What Kind of Counseling Should I Seek for My Adult Child?

What kind of counseling should I seek? Our 22-year-old daughter was arrested New Year's Eve for driving while intoxicated and fleeing the scene of an accident. She'd sideswiped another vehicle and kept driving. Fortunately, no one was hurt or injured, but the thought of what could've have happened to her or others is gut-wrenching. Her irresponsible behavior is not new. It started when she turned 18, broke up with her longtime boyfriend, made new friends, and started experimenting with drugs. Since then, she damaged a rim/tire because of reckless driving, totaled two vehicles (one of which we believe was due to her drinking, but since she didn't call the police and had her car towed by a friend, we'll never know!), engages in risky behavior which exceeds that of others her age (in my opinion), and more recently has started dancing at a strip club. Her father and I are worried sick that the next call we get will be to tell us she's missing or dead. I want to get help for myself to learn how to better deal with her and my own anxiety about it all, but I don't know what to look for in a therapist. There are so many specialties to choose from, and I'm not even sure what her problem is. I've wondered if she's bipolar, has some kind of personality disorder, suffers from multiple addictions, or if she just needs help learning how to cope with feelings of self-worth. GoodTherapy.org seems like a great resource, if I only knew what to look for. I feel completely overwhelmed with my daughter and her problems and the many types of therapists. Please. Point me in the right direction! —Perplexed Parent
Dear Perplexed Parent,

First, thanks for writing. Second, I’m sorry to hear about your travails; I can only imagine the exhausting and frightening roller-coaster you have been riding. Finally, this may or may not surprise you, but even as a therapist I can relate to your question, “What kind of therapy is best?” I recently read an article by a newly licensed and overwhelmed therapist who said there are something like 200-plus “modalities” for therapists to choose from. It seems every other day someone is inventing a new approach to this, that, and the other. One research study says this approach is solid, the next one says the opposite. No wonder you’re confused!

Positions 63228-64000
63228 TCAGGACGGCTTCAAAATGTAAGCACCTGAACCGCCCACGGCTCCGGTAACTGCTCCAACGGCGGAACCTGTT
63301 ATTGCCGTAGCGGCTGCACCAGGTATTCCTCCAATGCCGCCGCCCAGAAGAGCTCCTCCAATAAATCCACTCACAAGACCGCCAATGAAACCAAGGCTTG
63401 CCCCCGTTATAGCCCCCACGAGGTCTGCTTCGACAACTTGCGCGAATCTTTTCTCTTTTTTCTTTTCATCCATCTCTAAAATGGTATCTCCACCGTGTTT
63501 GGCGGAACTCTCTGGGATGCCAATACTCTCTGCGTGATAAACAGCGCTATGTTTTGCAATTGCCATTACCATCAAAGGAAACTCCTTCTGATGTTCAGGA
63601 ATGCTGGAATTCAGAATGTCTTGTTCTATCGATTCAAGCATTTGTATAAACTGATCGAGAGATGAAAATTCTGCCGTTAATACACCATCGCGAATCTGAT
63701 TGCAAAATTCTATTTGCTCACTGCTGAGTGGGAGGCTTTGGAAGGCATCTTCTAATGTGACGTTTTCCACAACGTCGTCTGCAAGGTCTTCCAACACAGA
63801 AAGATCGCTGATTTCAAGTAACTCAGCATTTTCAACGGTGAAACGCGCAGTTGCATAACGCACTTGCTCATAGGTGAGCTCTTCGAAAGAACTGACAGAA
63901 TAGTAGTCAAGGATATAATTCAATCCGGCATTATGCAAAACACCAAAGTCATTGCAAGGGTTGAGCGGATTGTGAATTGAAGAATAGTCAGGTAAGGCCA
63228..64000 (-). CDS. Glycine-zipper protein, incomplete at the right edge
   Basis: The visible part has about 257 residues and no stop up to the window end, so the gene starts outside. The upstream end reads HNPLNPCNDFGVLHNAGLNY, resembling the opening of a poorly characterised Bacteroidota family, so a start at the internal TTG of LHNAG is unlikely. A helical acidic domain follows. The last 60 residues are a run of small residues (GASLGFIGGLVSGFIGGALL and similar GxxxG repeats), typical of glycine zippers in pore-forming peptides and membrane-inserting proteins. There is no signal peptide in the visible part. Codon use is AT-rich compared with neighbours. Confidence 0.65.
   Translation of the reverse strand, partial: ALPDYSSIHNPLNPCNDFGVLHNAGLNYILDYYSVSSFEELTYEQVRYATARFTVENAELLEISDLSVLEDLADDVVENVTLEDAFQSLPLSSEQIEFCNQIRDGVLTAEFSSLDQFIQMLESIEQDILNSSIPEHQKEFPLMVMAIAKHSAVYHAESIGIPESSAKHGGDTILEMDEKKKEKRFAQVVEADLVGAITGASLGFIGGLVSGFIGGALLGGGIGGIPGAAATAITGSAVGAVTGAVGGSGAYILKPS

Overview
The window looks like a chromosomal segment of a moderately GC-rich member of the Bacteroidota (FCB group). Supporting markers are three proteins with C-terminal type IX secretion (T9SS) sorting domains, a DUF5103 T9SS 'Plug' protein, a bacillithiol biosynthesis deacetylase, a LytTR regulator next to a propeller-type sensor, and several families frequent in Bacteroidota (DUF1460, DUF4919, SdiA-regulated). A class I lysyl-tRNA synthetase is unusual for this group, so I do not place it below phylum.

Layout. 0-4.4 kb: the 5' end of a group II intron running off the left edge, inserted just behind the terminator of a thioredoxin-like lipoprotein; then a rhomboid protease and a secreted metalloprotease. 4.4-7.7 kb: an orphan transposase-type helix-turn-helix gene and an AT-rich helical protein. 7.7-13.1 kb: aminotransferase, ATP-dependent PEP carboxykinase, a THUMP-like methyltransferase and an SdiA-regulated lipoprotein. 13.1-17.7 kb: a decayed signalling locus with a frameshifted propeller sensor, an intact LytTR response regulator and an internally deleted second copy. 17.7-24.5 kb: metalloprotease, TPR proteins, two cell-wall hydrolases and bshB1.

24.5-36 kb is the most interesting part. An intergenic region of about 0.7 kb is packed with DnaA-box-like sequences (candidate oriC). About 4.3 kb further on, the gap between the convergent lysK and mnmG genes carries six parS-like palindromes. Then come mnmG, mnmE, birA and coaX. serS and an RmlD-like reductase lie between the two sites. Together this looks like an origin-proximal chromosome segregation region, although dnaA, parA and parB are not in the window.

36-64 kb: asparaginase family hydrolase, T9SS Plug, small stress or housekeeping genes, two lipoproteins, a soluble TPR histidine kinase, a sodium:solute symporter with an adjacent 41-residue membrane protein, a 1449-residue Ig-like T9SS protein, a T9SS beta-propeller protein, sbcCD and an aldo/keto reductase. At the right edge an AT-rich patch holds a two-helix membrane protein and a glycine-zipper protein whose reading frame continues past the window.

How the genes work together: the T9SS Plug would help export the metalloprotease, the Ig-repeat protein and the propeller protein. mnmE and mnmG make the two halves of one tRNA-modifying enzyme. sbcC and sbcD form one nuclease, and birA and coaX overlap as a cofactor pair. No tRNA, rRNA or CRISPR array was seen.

Fortunately, clarity can be found, because ultimately any good therapist—in my experience—is there to answer the question, “What is most helpful or healing for this particular person at this particular time?” Nearly all research studies come to the common conclusion that a safe and trusting therapeutic relationship is central to a helpful treatment. If someone has a viscerally strong response for or against one of my recommendations, my job is not to call this “resistance” but rather to listen, explore, and learn what’s going on.

So, point one: Is the therapist you’re talking to listening to you, as an individual, not a generic “anxious client” or “parent of an addicted child,” etc.?

In general, human beings prefer certainty to ambiguity, but offering too much certainty as a therapist is misleading and maybe even unethical. No one has a “lock” on what to do for sure. Now, practical suggestions can be helpful and reassuring. A common “tip” a therapist might offer someone in your situation might be to attend Al-Anon meetings. It certainly couldn’t hurt to try the program. There is much to be gained, even if it ultimately isn’t a good fit. (I’ll return to Al-Anon in a minute.) Other suggestions, such as “Take care of yourself” or “Don’t enable the addicted person” or “Detach with love” are a little more problematic, because although they might sound good, but what do they mean for you and your loved one, in this particular case, with whatever circumstances are happening at that time?